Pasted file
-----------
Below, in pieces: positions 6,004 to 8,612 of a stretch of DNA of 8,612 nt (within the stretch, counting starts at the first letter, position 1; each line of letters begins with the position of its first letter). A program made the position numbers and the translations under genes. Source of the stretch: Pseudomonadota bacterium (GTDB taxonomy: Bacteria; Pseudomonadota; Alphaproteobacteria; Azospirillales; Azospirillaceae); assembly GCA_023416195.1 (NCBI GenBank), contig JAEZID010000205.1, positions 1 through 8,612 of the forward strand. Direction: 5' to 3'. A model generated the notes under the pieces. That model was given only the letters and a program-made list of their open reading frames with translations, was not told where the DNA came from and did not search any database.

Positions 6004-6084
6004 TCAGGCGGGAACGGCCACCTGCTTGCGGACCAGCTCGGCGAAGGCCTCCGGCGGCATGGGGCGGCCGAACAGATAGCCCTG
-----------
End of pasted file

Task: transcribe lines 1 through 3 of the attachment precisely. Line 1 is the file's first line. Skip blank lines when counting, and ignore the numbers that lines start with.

Below, in pieces: positions 6,004 to 8,612 of a stretch of DNA of 8,612 nt (within the stretch, counting starts at the first letter, position 1; each line of letters begins with the position of its first letter). A program made the position numbers and the translations under genes. Source of the stretch: Pseudomonadota bacterium (GTDB taxonomy: Bacteria; Pseudomonadota; Alphaproteobacteria; Azospirillales; Azospirillaceae); assembly GCA_023416195.1 (NCBI GenBank), contig JAEZID010000205.1, positions 1 through 8,612 of the forward strand. Direction: 5' to 3'. A model generated the notes under the pieces. That model was given only the letters and a program-made list of their open reading frames with translations, was not told where the DNA came from and did not search any database.

Positions 6004-6084
6004 TCAGGCGGGAACGGCCACCTGCTTGCGGACCAGCTCGGCGAAGGCCTCCGGCGGCATGGGGCGGCCGAACAGATAGCCCTG